August 11, 2021  · 3 min read

Recent forest fires in California, Greece and Australia; unprecedented flooding in Germany and China; extreme heat waves in Canada and the US Pacific Northwest; and severe droughts in Central Brazil and Asia all point to the fact that we are in the midst of a global climate crisis. In a recent UN Climate Science Report the UN Intergovernmental Panel on Climate Change (IPCC) for the first time released predictions on the likelihood of extreme weather events across a variety of scenarios.

While predictions varied greatly across these scenarios the message was clear, extreme weather events are expected to increase in both frequency and severity. Heat waves have shown a stronger increase in frequency than all other extreme events. Whereas heatwaves would at one time occur twice in a century they are now likely to happen every five to six years with 1.5 degrees Celsius of warming. The UN Climate report projects this increase could be surpassed within two decades.

The implications of extreme heat are significant, and the evidence has been strikingly clear that extreme heat disproportionately affects the lives of older people. A Canadian Broadcasting Corporation (CBC) article in June, addressed the most recent heatwave experienced in Western Canada a staggering 570 deaths were ruled “heat related.” More than 3 in 4 deaths (79%) were Canadian seniors.


"I don't think anybody in the province, from the public health officials to the       general public, really understood that we may see over 500 deaths in a week due to the heat. We have never seen something like that in this province. Not that I'm aware of in the last 30 years doing this kind of work. Absolutely unprecedented." -- Lisa Lapointe, Chief Coroner, British Columbia


This unprecedented loss of life has led to increased calls for government action and planning in advance of future heat waves. In New Brunswick, Mr Alphonse Dionne, President of the Senior Citizens Federation has voiced particular concern for older adults who are living in rural and remote communities where there are fewer services and locations to escape the heat.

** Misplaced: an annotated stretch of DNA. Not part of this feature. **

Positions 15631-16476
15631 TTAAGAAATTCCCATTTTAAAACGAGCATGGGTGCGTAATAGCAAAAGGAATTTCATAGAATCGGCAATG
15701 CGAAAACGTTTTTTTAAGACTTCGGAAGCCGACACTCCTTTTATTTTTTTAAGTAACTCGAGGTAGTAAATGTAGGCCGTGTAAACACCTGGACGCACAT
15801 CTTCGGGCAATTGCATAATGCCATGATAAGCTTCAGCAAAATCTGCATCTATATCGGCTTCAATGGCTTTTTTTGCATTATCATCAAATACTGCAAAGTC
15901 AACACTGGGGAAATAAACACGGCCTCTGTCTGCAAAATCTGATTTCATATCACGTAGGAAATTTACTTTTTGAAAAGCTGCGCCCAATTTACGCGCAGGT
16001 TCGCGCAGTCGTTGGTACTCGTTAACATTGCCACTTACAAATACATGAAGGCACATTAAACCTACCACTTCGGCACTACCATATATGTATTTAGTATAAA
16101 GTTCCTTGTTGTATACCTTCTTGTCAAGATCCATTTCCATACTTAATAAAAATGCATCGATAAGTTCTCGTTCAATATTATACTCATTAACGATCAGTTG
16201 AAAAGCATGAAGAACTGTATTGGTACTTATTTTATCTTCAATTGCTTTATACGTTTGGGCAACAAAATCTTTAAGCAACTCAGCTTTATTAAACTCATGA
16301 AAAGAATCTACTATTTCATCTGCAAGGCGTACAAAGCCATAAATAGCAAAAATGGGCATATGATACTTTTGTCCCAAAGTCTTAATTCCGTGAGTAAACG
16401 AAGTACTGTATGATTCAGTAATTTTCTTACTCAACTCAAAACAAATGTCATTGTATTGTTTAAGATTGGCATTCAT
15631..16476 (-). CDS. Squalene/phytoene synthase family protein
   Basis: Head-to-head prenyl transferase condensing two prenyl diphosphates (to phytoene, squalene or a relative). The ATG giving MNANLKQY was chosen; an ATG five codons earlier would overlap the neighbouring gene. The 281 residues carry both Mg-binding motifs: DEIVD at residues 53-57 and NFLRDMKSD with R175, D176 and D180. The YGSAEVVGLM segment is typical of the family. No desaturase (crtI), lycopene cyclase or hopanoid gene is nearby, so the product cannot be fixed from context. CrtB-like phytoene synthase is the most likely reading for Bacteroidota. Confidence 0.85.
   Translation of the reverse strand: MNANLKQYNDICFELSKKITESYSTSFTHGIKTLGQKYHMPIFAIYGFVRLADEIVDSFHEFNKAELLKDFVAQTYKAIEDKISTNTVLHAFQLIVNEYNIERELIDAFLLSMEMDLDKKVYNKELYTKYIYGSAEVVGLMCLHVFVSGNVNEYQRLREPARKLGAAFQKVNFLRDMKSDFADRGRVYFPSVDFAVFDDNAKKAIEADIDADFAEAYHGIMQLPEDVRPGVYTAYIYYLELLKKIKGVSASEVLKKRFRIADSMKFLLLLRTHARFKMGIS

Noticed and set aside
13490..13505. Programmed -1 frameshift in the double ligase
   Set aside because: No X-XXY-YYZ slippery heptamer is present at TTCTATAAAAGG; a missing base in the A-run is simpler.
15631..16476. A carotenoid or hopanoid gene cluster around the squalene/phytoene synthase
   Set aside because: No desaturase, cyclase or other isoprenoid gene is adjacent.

"I think a lot of people are still not taking this as seriously as they should. The planet is changing and it's changing fast." -- Mr Dionne, President of the Senior Citizens Federation, New Brunswick


Social isolation is also a significant concern and can increase the risk for older adults facing heat waves. According to Dr Lisa Lapointe the majority of older adults who lost their lives during the June heatwave were found alone in their homes, underscoring the urgent need to investigate the endemic nature of ageism while calling for improved policies and funded programs for older people facing social isolation and loneliness.

According to Dr Jennifer Baumbusch, Associate Professor at the University of British Columbia School of Nursing current public health messaging and warnings about the heat are falling woefully short of acceptable. The failure to address the significant risks posed to older adults and make available key information on when individuals should be seeking help must be a priority.

While there are no simple solutions to addressing a climate that is radically changing, planning and preparedness must focus on those most at risk, including older adults. Policy considerations include access to public services and locations where air conditioning is available, the provision of air conditioning units in rural and remote settings and in low income settings, ensuring that older adults who live alone are identified and supported, and older adults and those living with chronic conditions such as diabetes, heart disease etc. are aware of and have access to reliable and timely guidance regarding how to mitigate risk, is crucial to avoiding further loss of life.

To learn more about climate change and the impact on older adults connect with IFA expert Dr. Lucie Vidovićová.


Featured Experts:
Other Experts:
  • a

    Prof. Leocadio Rodriguez Mañas

    Physical exercise in older people
    Frailty
    Diabetes
    Health Systems
  • a

    Dr. Edward Leung

    Long Term Care
    Stroke Care
    Health Promotion
    Geriatric Medicine
    Gerontology
    Healthy Ageing
    Epidemiology
    Osteoporosis
    Incontinence
    Public Policy in Old Age
  • a

    Dr. José-Luis Díaz-Ortega

    Vaccination
    COVID-19
    Measles
    Immunology
    Epidemiology
    Infant Mortality
    Coronavirus
  • a

    Dr. Isabella Aboderin

    Older Adult Rights
    Ageing Policy and Development
    Social Determinants of Health in Old Age
    Health Systems
    Access to Health Care
    Intergenerational Support
    Family Relationships
  • a

    Dr. Brian A. Kaplan

    Healthcare Information Technology
    Healthcare Mangement
    Healthcare
    Cochlear Implants
    Otolaryngology
    Head & Neck Surgery
    Surgery
    Hospitals
    Medical Education
View More

Recent Articles

Share This